The response to this revelation has also been positive. Kendall K-Jah Cayasso, Youth leader and member of Limón based Reggae- Calypso band, Di Gud Frendz, uses Calypso music to bridge the gap between these identities. In performing Reggae and Calypso music, the band is part of a larger movement to identify and connect with an ancestral Afro-Caribbean history and culture that has been present on the Coast for centuries. The majority of songs are sung in patois or Limónese creole which in part represents how Afro-Costa Ricans see themselves and their place within the Greater Caribbean culture. Kendall’s observation about Calypso and how it is becoming integrated within Costa Rica’s “folk music” (although most of the instructors do not have ties to the Caribbean) has pushed me to think about Latino and Afro-Caribbean or West Indian identities tangentially. Surprisingly, youth in Limón listen to mostly Dancehall music, a popular form originated from the island of Jamaica. They identify with the words spoken in patois and creole—Spanish youth residing in Limón who do not necessarily identify with a black identity have begun to embrace this musical form in much more different ways.

Di Gud Frendz, performing at Emancipation Day (August 1st) celebration at the Public Library in Limón. (Photo courtesy of Di Gud Frendz' band page.)
Di Gud Frendz, performing at Emancipation Day (August 1st) celebration at the Public Library in Limón. (Photo courtesy of Di Gud Frendz' band page.)

At the center of black life in Limón is Liberty Hall on Calle 5. Built in 1922, this building served as the headquarters of the Universal Negro Improvement Association founded by Marcus Mosiah Garvey. Garvey’s arrival in Limón in 1910 as a labor organizer had a profoundly deep effect on the culture and lived experience of black descendants on the coast. Liberty Hall. UNIA Building is one of the few branches still present today—unfortunately the building caught fire and burned down earlier this year. Although plans to rebuild have not been as swift, the overall spirit of the black community has not faltered. They are still successful in holding workshops for the youth and working closely with state administrators in addressing particular issues affecting black residents. President of the UNIA 300 Branch, Winston Norman Scott, is part of this culture of mobilization and preservation among black descendants in Limón. Winston’s ties to the Caribbean are also apparent, his grandparents hail from Jamaica. Along with Kendall, and Laura, Winston has taken multiple trips to the Capital to meet with some of the country’s leaders.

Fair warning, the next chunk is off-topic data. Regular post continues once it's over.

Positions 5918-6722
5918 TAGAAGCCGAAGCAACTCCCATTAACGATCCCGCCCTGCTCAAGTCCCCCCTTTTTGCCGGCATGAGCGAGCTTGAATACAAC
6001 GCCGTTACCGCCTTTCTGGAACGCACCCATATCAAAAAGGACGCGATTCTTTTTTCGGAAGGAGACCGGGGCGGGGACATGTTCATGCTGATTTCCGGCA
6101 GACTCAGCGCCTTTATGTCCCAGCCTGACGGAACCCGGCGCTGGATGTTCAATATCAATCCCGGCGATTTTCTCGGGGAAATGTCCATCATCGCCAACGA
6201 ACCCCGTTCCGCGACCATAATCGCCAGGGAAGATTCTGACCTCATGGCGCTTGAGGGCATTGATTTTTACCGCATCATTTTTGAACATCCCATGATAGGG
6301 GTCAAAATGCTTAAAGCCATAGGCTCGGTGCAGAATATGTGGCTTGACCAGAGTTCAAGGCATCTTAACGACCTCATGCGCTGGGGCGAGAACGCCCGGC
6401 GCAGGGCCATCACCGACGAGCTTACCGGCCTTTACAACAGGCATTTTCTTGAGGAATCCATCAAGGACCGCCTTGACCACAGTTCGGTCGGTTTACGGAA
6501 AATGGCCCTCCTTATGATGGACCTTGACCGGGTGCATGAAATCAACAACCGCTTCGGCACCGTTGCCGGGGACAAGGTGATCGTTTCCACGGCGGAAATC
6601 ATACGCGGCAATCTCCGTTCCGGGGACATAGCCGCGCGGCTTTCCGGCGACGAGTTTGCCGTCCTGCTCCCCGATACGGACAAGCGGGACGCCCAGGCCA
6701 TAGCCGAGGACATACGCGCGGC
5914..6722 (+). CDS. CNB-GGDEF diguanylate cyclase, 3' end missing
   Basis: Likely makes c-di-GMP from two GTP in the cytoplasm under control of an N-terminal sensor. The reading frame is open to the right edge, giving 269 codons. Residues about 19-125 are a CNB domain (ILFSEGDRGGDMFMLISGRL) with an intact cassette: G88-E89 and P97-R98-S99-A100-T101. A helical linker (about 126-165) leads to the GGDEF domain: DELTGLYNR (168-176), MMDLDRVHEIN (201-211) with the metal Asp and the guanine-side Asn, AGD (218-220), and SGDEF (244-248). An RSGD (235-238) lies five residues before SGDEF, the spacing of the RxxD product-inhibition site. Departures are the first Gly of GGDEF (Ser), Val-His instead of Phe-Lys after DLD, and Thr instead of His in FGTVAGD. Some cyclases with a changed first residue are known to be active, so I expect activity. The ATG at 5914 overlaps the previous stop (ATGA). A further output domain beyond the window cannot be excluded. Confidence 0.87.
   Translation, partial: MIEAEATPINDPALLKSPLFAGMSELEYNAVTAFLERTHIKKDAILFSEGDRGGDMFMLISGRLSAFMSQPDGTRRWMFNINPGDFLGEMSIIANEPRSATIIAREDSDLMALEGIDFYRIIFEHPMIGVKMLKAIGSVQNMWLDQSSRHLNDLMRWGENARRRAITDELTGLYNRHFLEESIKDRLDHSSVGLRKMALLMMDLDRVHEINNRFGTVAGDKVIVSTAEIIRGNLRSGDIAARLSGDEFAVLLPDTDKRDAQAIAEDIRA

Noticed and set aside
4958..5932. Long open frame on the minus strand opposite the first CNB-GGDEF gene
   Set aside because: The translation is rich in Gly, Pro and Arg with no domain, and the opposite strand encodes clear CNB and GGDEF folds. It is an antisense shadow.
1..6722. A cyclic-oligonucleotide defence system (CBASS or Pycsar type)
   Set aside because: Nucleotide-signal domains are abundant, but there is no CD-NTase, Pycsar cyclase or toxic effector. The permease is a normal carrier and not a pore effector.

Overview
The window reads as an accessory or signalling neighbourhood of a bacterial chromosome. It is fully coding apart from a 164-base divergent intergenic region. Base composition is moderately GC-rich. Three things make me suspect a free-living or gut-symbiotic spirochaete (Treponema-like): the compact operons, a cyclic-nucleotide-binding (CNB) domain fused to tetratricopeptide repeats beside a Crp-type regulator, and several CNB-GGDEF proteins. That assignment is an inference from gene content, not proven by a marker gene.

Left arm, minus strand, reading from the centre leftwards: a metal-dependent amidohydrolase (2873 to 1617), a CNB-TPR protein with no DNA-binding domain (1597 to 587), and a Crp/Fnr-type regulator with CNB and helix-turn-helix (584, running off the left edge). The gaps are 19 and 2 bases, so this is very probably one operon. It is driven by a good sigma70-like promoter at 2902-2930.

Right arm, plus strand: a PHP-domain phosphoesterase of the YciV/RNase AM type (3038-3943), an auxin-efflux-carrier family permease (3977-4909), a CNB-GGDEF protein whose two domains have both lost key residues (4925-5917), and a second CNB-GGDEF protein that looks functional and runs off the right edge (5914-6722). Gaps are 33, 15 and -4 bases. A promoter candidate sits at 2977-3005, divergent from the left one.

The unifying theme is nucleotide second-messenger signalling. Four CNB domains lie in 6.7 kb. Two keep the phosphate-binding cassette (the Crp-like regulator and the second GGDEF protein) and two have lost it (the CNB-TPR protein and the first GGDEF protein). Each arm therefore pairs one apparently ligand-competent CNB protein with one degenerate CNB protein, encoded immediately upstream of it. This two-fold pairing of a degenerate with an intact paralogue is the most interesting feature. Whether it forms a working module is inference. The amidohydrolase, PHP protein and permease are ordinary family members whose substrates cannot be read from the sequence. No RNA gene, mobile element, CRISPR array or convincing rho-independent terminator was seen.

The shell of the UNIA Building waiting to be rebuilt. (Photo by Nicole Denise Ramsey.)
The shell of the UNIA Building waiting to be rebuilt. (Photo by Nicole Denise Ramsey.)

In 2015 the United Nations declared 2015-2024 the international decade for people of African Descent. The declaration was geared towards addressing some of the racial, economic, and social injustices that African descendants throughout the world (and mostly the Americas) face. According to the website, some of the objectives include seeking out recognition, justice, development as well as addressing discrimination (in all forms) at both the regional and international levels.  In response to this inaction by the Costa Rican state, community leaders (including Laura, Kendall, and Winston) are working on a video campaign with Limón residents in addressing how both systemic and everyday articulations of racism affect them in various ways. 

Although I came into this project wanting to learn out how Afro-Costa Ricans negotiate their place in Costa Rican society through cultural production, I learned a great deal more about what an Afro-Costa Rican identity really means to people on the ground. Most importantly, how histories of labor, Caribbean migration, culture and language impact how one might even begin to engage with an Afro-Latino and Black Central American identity. Learning about the legacy of slavery (although absent from Costa Rican narratives) and regional blackness has encouraged me to ask new questions about my topic. Not only is it important to know how Afro-Costa Ricans perform conceptualizations of blackness, but really delving into what that blackness means to them in a transnational context and within a country that prides itself on whiteness. 

References

Harpelle, Ronald N. The West Indians Of Costa Rica. [Electronic Resource]: Race, Class, And The Integration of an Ethnic Minority. n.p.: Montreal; Ithaca: McGill-Queen's University Press, c2001., 2001.
Purcell, Trevor W. Banana Fallout: Class, Color, And Culture Among West Indians In Costa Rica. n.p.: Los Angeles: Center for Afro-American Studies, University of California, Los Angeles, 1993.,